Certain unknown entities may become known by inferential means. We can infer the existence of protons, quarks, and other elementary particles by predicting what effects such entities may have in certain situations. This may be causal in nature and may be confirmed by inference. However, it is not the case that we directly experience the existence of these particles (for all intents and purposes, it certainly is the case that we experience particles when we run in to a wall and even then we experience the strong nuclear force over the particles). There is no direct evidence for the existence of these theoretical entities. Additionally, theory cannot discharge its explanatory function without them (though this serves no problem for anti-realism).
Nevertheless, epistemological direct realism and new belief formation can be non-inferentially justified. The reason why non-inferentially justified beliefs must also be accepted is that such beliefs may be basic from which we may make further inferences. Other propositional beliefs may be basic but non-empirical such as mathematical truths. What is interesting about having mathematical truths being non-inferentially justified and basic is that mathematics seems to be the language in which physical phenomena and laws are expressed. If it’s true that physics and the empirical world are expressions of mathematics, Platonism aside, then it seems that the most fundamental aspect of the empirical world is not empirical itself.
When using certain theoretical terms, as in the inference to quarks, the epistemic process cannot restrict explanations to only natural or empirical explanations. If one attempts to strip science of all metaphysical import then material causation is the only sufficient form of scientific explanation. However, this has an unnecessary restriction on science and is incongruent with one’s epistemology (if it is to be robust). The robust epistemology certainly accounts for inferential explanations that are not necessarily required to be material. The epistemic methodology may be identical to a non-scientific context but when this methodology is applied in a scientific context then the explanation is ruled out a priori with no [apparent] justification (hence the removal of efficient and final causation from science). Thus, scientific explanations must not necessarily be material explanations. Remember, by using inferential explanations such as quarks and protons we observer their effects and infer as to what the best antecedent causal explanation may be. It’s an issue over the identity of what antecedent causes could be. (In a normal epistemic process the antecedent may be agency). Being an epistemological and scientific realist does not exclude one from being a metaphysical realist.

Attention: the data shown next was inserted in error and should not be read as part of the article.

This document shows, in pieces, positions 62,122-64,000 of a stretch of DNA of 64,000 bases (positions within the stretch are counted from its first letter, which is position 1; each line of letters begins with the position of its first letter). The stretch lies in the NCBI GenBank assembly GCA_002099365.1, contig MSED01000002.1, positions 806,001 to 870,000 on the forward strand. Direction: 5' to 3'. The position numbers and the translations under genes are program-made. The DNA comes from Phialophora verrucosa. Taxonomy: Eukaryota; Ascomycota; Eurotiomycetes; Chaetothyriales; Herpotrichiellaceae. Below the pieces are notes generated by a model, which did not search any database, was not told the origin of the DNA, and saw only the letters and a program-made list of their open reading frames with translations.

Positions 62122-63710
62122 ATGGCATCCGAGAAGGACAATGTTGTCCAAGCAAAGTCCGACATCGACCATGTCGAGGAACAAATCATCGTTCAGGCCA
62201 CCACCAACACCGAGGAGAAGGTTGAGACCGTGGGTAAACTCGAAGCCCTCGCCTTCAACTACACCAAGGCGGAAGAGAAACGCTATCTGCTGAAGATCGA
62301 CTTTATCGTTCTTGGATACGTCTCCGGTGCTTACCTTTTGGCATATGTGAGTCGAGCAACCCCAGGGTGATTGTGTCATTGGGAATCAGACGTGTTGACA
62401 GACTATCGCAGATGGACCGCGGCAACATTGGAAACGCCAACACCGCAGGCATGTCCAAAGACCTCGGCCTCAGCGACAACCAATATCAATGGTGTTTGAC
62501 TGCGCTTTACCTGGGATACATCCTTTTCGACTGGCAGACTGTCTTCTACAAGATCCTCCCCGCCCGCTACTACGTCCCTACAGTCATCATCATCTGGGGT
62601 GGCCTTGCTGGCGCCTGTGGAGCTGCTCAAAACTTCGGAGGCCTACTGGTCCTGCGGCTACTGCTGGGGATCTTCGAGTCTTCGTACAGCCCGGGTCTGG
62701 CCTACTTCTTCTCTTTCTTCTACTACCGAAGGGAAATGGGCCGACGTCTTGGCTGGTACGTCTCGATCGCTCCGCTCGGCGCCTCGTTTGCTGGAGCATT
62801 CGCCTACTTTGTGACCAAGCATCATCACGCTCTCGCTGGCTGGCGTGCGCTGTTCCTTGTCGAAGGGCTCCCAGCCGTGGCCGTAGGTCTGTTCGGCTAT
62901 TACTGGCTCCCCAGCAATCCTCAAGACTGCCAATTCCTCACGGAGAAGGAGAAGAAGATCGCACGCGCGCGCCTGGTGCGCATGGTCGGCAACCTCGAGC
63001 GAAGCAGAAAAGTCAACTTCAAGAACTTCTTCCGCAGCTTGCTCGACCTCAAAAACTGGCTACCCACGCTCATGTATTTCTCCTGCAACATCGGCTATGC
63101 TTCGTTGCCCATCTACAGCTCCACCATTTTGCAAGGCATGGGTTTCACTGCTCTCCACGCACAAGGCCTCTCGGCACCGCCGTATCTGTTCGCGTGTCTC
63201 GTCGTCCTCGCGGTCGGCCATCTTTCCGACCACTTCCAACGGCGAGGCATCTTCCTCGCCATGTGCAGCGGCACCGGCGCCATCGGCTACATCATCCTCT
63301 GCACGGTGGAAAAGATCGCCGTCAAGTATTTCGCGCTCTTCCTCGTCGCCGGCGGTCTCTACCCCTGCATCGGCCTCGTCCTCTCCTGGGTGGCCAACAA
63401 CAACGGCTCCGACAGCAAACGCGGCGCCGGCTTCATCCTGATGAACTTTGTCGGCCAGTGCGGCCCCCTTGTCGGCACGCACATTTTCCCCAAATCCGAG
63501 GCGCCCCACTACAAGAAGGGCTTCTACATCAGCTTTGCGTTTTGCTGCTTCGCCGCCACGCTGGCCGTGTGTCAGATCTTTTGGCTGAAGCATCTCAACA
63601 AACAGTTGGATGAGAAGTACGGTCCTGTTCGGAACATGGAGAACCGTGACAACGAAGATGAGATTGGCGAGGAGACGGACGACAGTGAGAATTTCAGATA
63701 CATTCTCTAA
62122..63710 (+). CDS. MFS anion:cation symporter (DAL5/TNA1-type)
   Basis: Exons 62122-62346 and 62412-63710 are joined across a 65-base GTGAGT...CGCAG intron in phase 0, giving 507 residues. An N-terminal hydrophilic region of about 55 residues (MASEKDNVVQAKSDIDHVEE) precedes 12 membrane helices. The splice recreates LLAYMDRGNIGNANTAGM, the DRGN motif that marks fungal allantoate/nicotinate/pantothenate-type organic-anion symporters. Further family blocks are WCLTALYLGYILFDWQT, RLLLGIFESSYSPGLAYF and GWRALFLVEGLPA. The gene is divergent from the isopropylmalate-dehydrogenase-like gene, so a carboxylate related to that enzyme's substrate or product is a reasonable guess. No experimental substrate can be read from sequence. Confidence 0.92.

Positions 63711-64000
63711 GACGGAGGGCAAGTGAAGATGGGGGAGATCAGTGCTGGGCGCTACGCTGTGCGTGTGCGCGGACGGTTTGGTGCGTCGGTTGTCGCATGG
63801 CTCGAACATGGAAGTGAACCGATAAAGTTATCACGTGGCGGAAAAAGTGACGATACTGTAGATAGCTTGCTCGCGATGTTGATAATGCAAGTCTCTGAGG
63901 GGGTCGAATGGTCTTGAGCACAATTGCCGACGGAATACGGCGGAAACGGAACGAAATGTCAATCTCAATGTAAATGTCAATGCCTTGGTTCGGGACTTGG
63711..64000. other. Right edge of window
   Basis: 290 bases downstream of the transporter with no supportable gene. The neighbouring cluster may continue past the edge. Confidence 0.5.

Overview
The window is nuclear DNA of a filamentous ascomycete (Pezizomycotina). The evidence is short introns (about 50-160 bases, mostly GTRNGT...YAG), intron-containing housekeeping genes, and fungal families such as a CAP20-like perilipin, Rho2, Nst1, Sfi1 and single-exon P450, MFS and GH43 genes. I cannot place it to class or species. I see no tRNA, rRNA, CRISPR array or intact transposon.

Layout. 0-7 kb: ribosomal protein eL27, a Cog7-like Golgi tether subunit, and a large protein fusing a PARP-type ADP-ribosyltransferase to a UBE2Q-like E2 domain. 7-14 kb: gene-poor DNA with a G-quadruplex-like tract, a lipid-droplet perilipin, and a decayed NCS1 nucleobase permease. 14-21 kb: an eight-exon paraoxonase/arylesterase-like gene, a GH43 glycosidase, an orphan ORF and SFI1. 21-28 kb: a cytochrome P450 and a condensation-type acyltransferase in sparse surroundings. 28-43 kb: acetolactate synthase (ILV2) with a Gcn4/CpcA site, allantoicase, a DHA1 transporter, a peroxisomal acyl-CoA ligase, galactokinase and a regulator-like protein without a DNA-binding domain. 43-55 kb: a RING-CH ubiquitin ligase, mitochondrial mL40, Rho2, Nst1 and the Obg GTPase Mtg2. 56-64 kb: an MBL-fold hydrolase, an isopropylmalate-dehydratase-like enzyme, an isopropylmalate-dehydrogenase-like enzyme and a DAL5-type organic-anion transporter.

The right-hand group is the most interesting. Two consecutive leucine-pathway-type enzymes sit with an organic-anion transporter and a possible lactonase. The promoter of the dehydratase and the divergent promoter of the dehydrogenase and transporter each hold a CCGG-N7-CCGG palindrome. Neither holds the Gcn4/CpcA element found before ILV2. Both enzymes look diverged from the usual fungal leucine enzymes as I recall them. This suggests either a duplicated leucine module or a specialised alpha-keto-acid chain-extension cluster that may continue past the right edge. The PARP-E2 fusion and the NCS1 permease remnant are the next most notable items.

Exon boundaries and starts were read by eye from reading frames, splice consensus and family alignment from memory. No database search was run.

R.A. Fumerton, “Inferential Justification and Empiricism.” The Journal of Philosophy 73 (1976): 559-60.
 Charles Sanders Pierce, “Abduction and Induction” in The Philosophy of Pierce, ed. J. Buchler (London: Routledge, 1956), 375.
 Alex Rosenberg, Philosophy of Science (New York: Routledge, 2012), 158.